Doing so would avoid any possible problems with USB device enumeration during boot. As fsmithred noted, it's possible that the Devuan boot-up sees a different device enumeration than the Mint boot-up (for reasons too complicated to worry about), and, say, that the Devuan partition gets enumrated as the first disk (/dev/sda1) or something. By referring to the UUID, it ignores the enumeration, and it picks the matching partition with that UUID.
It's again important that /etc/fstab of the Devuan partition agrees.

#9 Re: Other Issues » Vanilla KDE Jessie Devuan system prompts for USB pen drives. » 2018-01-25 21:25:11

target file system doesn't have requested /sbin/init
mounting on /root/dev failed. no such file or directory
no init found. try passing init=bootarg.
/bin/sh: cant' access tty: job control turned off.
switched to clocksource tsc

That output would be issued by the initrd init script(s), being unhappy with /dev/sdd1 as the root file system. It thus would seem the right kernel, (hd3,msdos1)/vmlinuz, is loaded with its initrd, (hd3,msdos1)/initrd.img, but there is then a problem with the mounting of /dev/sdd1 as root file system.

Perhaps there is an /etc/fstab that disagrees? (In the Devuan partition)

This kind of pivot issues are challenging to debug, but the initrd init scripts (of Devuan) might include the ability to break the initialization procedure, and enter an interactive at a certain point. For example, you could add

break=mount

to the "linux" line in the grub stanza, to gain a command shell at the "mount" point, which is just before the target root file system is mounted.

It will let you investigate things while in the pre-pivot stage. At that stage, the initrd is root file system, so don't confuse yourself about that smile. The goal would be to find out why, at that point, /dev/sdd1 is not the right file system to pivot to.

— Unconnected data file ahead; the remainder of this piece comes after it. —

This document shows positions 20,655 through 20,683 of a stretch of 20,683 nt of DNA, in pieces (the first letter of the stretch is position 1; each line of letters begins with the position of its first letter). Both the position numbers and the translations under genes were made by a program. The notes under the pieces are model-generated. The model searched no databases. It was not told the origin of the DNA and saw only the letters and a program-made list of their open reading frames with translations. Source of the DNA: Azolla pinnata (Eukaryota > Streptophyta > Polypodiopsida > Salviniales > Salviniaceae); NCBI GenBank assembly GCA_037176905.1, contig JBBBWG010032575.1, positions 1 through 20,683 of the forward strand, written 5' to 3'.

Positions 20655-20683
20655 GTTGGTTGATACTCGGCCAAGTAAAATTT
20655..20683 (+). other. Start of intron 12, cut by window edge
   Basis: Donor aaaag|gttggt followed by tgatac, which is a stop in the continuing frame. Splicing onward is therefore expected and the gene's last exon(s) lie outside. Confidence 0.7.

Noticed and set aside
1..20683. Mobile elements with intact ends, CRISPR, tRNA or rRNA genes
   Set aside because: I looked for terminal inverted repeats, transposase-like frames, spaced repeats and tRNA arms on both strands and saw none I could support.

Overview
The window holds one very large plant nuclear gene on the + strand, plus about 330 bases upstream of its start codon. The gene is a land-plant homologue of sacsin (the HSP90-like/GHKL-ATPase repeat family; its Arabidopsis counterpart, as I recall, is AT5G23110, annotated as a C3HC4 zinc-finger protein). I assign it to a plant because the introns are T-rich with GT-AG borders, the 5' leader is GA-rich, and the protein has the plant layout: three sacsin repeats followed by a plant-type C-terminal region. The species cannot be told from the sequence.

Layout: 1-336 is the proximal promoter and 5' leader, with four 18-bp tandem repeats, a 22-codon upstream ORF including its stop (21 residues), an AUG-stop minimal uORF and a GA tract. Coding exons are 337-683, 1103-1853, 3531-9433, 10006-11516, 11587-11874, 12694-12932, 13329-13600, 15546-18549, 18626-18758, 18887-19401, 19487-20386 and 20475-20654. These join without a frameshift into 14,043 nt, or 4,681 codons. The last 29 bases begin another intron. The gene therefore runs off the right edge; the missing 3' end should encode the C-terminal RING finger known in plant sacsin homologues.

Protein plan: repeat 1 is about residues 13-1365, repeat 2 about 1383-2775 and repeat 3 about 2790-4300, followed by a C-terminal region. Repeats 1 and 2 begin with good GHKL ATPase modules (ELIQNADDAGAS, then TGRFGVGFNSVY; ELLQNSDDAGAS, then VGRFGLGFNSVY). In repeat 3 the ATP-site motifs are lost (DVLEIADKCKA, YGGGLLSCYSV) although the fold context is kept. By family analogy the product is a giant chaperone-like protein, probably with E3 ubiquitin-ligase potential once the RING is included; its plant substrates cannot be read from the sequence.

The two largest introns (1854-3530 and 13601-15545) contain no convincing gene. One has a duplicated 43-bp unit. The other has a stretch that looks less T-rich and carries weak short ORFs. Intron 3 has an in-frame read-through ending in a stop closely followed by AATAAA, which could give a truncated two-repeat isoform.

#10 Re: Other Issues » Vanilla KDE Jessie Devuan system prompts for USB pen drives. » 2018-01-25 09:35:25

You seem to have put yourself in a muddle as you first mount /dev/sdd1 onto /mnt/devuan, and then cd into /sbin rather than /mnt/devuan/sbin.

So the rest shows that your root file system (presumably your Mint) has systemd.

Perhaps you should try # chroot /mnt/devuan instead, in order to investigate the /dev/sdd1 partition as if it was the root file system.

#11 Re: Other Issues » compiling GQRX without pulseaudio » 2018-01-25 08:19:50

Yes, apparently it's missing a dependency on a libboost* package; not sure which. ASCII offers libboost1.62-dev with the missing include file.

I suppose the feature involved has a home page at http://www.boost.org/

#12 Re: Installation » Cannot switch to text console on a freshly installed Devuan system » 2018-01-22 20:19:33

Maybe it has something to do with the -novtswitch argument to X:

...
[+1158.27s] DEBUG: Launching process 3692: /usr/bin/X ... -novtswitch
...

#14 Re: Hardware & System Configuration » [Solved] USBView problem » 2018-01-07 13:01:16

It seems far-fetched that an end user application would require debugfs, but you'll just need to mount it (see e.g. wikipedia)

Or, maybe an lsusb -t would give the same information.

#15 Re: Installation » [SOLVED] startx fails since upgrade to 4.9 kernel » 2018-01-06 06:09:13

The more I read in on this, the more wrong I think I am, and the problem is in fact that the intel module gets unloaded, which seems to be because it can't detect the chipset. The underlying reason for that is one of many possibilities, but maybe an explicit chipset declaration in xorg.conf would make a difference. I.e., a device section including a chipset declaration.

For example, that you create an xorg.conf with the working kernel, and then use that with the new kernel, adding a chipset "i915" declaration for device "intel" .

However there may well be an "external" (to X) reason why probing fails, and why no screens are detected; even some kind of permission problem between the program (X) and the device (kernel).

#16 Re: Installation » [SOLVED] startx fails since upgrade to 4.9 kernel » 2018-01-06 02:41:24

Note: I just learned that the "pinning" of ascii seems to require a "pinning" of testing as well, so I've updated my post above (#6) for that. It doesn't really make a difference tor the topic here; it's just if someone tries that tidbit on some other quest.

So, the problem relates to the nouveau module, rather. The 3.6 kernel appears to have these modules compiled into the kernel, so comparisons of kernels don't say much.

I then see some 3 lines of inquiry, including that of declaring mode lines (and backgrounding @Geoff's point). The other two are to look into the solutions around "optimus/bumblebee", and/or using an nvidia module instead of nouveau.